It didn’t come easily for Jennifer Evans. Having struggled with shyness, stage-fright and the harsh fiscal realities of trying to put out a record in this day and age, the under the radar chanteuse is finally ready to release her much anticipated debut full length Works from the Dip and Foul. And you know what? It’s pretty damn good too. We sat down with the charming singer for a pot of peppermint tea and a natter about self-belief, jazz and Japanese S&M.
I think it’s probably fair to say there’s a certain eclecticism evident in your sound. What’s your background musically speaking?
I guess the musical background in my family is Irish folky stuff. My mam and my uncle played Irish ballads and republican stuff, but that didn’t really trickle down with me. There was always an acoustic guitar around the house though. I mean, I wrote the shittest song ever when I was really young about a rollercoaster of love or something. The first real song I wrote was when I was about 13, that was the first time it was a serious, private, emotional expression.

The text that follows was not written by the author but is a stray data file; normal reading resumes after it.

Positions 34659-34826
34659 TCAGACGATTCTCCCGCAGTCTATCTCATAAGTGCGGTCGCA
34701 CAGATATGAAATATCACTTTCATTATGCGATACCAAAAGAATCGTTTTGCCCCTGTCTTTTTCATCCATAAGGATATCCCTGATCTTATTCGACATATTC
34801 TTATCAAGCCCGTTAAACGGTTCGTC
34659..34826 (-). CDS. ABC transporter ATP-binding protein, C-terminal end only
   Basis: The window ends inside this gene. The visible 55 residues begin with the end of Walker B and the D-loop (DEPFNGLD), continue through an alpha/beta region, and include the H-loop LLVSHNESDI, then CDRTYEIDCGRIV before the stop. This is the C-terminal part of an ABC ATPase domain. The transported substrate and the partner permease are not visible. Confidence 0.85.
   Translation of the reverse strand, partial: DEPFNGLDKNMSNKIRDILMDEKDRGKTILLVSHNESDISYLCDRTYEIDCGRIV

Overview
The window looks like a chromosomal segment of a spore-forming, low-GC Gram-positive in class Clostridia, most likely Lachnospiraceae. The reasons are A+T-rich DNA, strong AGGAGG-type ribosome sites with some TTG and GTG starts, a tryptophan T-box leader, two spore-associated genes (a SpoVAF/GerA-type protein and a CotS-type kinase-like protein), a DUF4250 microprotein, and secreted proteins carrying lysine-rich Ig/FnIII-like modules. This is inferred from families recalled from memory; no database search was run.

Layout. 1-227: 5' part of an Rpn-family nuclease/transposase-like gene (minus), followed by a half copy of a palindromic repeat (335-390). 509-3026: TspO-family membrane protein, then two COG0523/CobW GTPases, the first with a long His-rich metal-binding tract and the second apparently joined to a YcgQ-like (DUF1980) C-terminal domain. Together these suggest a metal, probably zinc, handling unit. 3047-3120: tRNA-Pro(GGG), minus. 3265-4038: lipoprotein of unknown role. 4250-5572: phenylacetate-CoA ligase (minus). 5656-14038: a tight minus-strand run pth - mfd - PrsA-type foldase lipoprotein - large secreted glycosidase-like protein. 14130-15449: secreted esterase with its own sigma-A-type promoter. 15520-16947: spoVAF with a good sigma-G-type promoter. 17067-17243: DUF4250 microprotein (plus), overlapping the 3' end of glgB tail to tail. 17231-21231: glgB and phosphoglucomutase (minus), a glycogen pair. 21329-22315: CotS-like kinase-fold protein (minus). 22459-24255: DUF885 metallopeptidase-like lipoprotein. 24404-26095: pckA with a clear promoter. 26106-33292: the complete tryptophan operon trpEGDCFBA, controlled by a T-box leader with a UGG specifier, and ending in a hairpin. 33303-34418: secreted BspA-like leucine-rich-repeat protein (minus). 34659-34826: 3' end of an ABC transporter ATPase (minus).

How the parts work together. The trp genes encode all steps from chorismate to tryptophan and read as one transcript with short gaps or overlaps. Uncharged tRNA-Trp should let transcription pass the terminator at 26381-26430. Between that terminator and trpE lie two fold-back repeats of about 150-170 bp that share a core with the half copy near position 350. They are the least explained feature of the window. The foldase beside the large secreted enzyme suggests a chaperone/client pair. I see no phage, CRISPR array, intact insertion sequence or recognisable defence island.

In the way only 13 year olds can be serious and emotional I’m sure.
Oh yeah, seriously angsty! Nothing much has changed [laughs]. There was always a guitar knocking around though, that was always part of my life.
Despite the fact you come from that folky background there has been an obvious evolution to your sound. Every time I see your name mentioned in print there’s always talk of some perceived ‘jazziness’.
I find it hard to be objective about my own work, and any ‘jazziness’ is entirely unintentional on my end. I’m not really that comfortable with it, but at the same time I don’t really have any suggestion of how else to categorize it. If there is something unusual going on with the timings, maybe that’s it or a certain swing to it. Shane and Sean, the guys that I play with now, both studied jazz. They play all sorts of stuff, but I guess it took jazzers to get the right sound I was after.
I guess when you say ‘singer-songwriter’ in Ireland there is almost a negative connotation sometimes. Do you think there is a stigma to being identified like that?